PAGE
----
Are you concerned about your feminine health? Do you worry that you have not been as proactive as you could be when it comes to your health? Take a step forward by scheduling a cervical cancer or ovarian cancer screening, and talk to our team if you should schedule an ovarian cancer screening. Schedule your consultation with Scottsdale Center for Women’s Health and talk to our team in Scottsdale, AZ, today!
What Are Cervical and Ovarian Cancer Screenings?
Cervical and ovarian cancer screenings are procedures to detect common forms of cancer in women. A cervical cancer screening, also known as a pap smear or pap test, is one of the most common procedures women annually seek as they mature. Ovarian cancer screenings are typically performed under the recommendation of a medical professional on a patient by patient basis.
What Could I Expect from a Procedure?
A cervical cancer screening is a non-surgical, minimally invasive treatment that involves the collection of a sample of cervical cells. Vaginal walls are stretched and a cotton swab is used to collect the sample. There is no downtime associated with this short procedure, but minor discomfort or spotting can be common.
If recommended to you, an ovarian cancer screening can be completed via a CA-125 blood test and an ultrasound. The blood test checks levels of CA-125, a protein that is produced by women with ovarian cancer. The transvaginal ultrasound can be beneficial in detecting early stages of the disease.
Both of these cancer screenings are performed as outpatient procedures in the comfort of our Scottsdale office.
What Are Other Screenings to Consider?
Feminine health expands beyond cervical or ovarian cancer concerns. It is important to be proactive about breast health as well. Physical or clinical exams are commonly performed as part of Well Woman visits, and they can be an effective way to discover growths or abnormalities.
However, as women get older, it is recommended they receive mammograms. These are X-rays of breast tissues and are beneficial for early detection of abnormal tissues at their most treatable stage, which is before they fully develop into a visible growth. Annual mammograms are recommended to women once they enter their 40s or 50s, but may be recommended earlier or more frequently if there is a family history or higher risk of breast cancer.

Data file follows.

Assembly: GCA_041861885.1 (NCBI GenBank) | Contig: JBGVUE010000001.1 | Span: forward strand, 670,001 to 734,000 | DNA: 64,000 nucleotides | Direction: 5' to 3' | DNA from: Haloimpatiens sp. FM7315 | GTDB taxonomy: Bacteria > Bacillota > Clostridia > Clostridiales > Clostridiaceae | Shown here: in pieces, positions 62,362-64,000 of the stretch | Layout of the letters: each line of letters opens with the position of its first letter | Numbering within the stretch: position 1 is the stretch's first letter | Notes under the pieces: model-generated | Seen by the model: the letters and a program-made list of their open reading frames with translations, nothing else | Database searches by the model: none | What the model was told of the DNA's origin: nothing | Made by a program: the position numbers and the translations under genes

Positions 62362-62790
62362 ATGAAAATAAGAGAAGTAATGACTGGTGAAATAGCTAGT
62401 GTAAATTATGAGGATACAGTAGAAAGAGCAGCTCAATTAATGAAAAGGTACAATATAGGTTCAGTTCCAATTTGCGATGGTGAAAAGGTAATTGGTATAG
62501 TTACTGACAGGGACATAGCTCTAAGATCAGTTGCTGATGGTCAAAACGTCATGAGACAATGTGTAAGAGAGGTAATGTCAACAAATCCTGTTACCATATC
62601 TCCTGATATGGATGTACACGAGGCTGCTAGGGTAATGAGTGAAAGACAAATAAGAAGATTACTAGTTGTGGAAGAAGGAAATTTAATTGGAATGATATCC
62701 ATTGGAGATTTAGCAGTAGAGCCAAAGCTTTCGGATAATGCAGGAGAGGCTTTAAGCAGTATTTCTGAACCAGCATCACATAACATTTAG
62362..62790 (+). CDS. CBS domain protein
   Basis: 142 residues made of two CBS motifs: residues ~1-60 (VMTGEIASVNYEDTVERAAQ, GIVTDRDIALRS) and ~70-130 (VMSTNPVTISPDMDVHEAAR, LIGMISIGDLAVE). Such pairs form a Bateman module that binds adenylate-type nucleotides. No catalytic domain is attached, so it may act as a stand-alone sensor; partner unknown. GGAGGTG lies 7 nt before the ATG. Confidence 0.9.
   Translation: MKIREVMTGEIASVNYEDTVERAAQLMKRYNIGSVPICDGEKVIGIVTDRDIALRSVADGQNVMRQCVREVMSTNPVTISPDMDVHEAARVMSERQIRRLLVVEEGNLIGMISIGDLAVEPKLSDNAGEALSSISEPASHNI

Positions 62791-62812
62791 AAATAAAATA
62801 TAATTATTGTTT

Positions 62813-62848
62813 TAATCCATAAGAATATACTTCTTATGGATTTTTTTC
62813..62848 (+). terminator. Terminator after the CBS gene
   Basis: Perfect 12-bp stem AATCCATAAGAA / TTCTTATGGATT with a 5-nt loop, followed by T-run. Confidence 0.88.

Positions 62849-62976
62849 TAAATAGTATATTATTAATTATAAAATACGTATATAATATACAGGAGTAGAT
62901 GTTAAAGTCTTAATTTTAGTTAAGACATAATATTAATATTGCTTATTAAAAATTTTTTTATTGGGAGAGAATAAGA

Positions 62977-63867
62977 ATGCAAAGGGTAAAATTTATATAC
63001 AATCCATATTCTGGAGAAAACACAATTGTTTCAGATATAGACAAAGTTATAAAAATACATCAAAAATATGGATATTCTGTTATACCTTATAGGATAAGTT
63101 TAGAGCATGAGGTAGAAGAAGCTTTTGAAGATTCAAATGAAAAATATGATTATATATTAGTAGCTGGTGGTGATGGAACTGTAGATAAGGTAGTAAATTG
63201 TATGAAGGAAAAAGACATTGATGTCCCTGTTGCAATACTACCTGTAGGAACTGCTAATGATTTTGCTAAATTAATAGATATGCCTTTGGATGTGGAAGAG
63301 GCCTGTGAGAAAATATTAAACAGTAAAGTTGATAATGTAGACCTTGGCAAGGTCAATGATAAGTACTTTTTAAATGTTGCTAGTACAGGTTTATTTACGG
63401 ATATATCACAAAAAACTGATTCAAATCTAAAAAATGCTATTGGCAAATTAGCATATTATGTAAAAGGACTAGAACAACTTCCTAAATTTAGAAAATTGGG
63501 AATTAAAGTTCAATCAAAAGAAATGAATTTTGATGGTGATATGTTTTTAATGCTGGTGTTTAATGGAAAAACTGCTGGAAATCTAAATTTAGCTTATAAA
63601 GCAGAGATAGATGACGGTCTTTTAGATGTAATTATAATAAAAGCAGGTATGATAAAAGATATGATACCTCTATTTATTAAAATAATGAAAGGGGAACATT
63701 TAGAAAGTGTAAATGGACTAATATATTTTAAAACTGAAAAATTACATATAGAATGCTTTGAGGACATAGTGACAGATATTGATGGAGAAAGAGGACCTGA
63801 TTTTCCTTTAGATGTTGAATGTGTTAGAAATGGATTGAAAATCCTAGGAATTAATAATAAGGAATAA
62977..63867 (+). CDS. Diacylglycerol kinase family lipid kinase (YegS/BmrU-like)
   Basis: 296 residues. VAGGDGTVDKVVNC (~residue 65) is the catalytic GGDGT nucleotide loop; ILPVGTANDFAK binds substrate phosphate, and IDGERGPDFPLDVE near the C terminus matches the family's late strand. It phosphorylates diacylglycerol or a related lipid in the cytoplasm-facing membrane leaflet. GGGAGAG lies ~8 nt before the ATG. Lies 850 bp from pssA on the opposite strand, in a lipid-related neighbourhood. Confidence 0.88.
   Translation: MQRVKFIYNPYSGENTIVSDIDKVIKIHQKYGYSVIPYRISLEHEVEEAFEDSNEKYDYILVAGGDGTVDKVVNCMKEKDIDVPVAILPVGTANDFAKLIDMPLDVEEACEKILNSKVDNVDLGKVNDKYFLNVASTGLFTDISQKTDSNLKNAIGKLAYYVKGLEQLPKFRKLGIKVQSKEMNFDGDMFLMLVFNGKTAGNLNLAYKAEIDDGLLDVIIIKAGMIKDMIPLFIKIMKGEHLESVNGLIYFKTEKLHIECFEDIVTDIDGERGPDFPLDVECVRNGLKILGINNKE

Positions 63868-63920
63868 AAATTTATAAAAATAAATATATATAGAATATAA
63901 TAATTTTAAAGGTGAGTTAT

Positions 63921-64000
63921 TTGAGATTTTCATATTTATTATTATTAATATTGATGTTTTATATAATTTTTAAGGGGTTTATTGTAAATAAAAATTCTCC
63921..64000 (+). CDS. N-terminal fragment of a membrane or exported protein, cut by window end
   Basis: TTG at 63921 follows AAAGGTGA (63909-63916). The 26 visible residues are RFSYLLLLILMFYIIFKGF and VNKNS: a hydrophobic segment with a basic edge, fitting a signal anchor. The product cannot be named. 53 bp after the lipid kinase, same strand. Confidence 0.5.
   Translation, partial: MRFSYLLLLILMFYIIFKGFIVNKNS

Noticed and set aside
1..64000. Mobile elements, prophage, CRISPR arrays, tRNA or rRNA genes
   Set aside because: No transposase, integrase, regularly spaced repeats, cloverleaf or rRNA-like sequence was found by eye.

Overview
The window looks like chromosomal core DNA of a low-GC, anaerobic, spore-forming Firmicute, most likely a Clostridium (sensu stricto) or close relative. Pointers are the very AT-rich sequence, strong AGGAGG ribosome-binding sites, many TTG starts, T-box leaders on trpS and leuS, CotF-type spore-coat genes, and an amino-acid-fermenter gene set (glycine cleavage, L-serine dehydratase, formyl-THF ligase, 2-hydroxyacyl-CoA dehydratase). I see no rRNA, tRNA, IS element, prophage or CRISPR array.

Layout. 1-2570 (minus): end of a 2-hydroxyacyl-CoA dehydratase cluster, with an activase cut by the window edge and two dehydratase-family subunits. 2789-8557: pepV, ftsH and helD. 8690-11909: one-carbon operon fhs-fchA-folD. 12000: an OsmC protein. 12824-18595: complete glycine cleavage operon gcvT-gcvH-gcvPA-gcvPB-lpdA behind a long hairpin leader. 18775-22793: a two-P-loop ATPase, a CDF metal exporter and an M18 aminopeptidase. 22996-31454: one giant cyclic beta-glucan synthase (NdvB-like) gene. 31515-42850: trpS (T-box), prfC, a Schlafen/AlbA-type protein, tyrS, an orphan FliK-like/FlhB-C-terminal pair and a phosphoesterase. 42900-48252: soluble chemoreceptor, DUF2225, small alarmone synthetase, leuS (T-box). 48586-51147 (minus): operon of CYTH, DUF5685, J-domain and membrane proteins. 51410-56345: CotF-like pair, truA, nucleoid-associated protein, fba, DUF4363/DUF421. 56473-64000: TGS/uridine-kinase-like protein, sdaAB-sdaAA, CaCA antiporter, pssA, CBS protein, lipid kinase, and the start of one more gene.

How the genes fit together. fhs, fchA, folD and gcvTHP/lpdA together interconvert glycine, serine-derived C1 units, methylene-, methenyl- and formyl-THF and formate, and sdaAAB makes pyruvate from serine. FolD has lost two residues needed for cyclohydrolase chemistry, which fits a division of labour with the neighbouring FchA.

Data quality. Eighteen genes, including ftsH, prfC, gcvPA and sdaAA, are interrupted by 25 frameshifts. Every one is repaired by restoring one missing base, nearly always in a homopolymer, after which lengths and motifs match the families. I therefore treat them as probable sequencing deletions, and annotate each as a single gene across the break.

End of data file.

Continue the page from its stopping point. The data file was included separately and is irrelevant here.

If your pap smear results show anything concerning or abnormal, it is critical to take the next step. Two common procedures are a colposcopy and a LEEP.
A colposcopy is a visual examination of the cervix, vagina, and vulva. The procedure typically takes fewer than 15 minutes, and the experience is similar to a pap smear. If anything concerning is seen on the cervix, a biopsy may be taken.
A loop electrosurgical excision procedure, or LEEP, removes abnormal cervix tissues by utilizing a low-voltage current. This outpatient procedure is usually half an hour, and begins like a traditional pap smear. However, the cervix may be numbed and a rinse will likely be used to distinguish abnormal tissues from the healthy tissues. The abnormal tissue is removed from a low-heated device.
If you have questions or concerns about screenings or results, schedule a consultation with our qualified Arizona team.
Breast Cancer Screening
Breast cancer screening is typically done by mammography, an X-ray of the breast tissue. Mammograms can detect breast tumors early, before they can be felt and while they are most treatable. Depending on your age and cancer history, your doctor may recommend you begin having screening mammograms between age 40 and 50 once a year or once every two years. Your doctor or nurse practitioner can also perform a clinical breast exam, manually checking for growths or abnormalities, during a routine gynecological examination.
Ovarian Cancer Screening
While rare, ovarian cancer is a very deadly form of gynecologic cancer. Only one-fifth of ovarian cancers are discovered at the early stages, when they are most treatable. At this point in time, no screening tests have been shown to lower the risk of dying from ovarian cancer, so none are recommended. However, for women who are genetically at higher risk of developing ovarian cancer, transvaginal ultrasound combined with the CA-15 blood test can be used to help screen for the disease.
Your need to be screened for sexually transmitted diseases (STDs), also known as sexually transmitted infections (STIs) depends on your lifestyle and risk factors. STI testing is not generally included as a part of your routine gynecological care. You are most at risk of contracting an STI if you are a sexually active girl or woman under age 25, or if you have multiple sex partners. STIs that can be screened for include: chlamydia, gonorrhea, HIV, syphilis, hepatitis, and human papillomavirus. There is no reliable screening for genital herpes.
Am I a Good Candidate?
Annual pap smears or Well Woman visits are recommended for all women when they turn 21 or become sexually active, whichever happens first.
Although ovarian cancer is a common form of cancer, there are no tests that have been proven to accurately lower the risk of this cancer. However, if you have a family history of or are more likely to develop ovarian cancer, a cancer screening may be recommended.
Schedule Your Consultation!
Make your feminine health a priority by scheduling an annual appointment for a cervical cancer screening and to learn if you should consider an ovarian cancer screening. Schedule your consultation with our team at Scottsdale Center for Women’s Health! Our team in Scottsdale, Arizona, is committed to your health and wellness.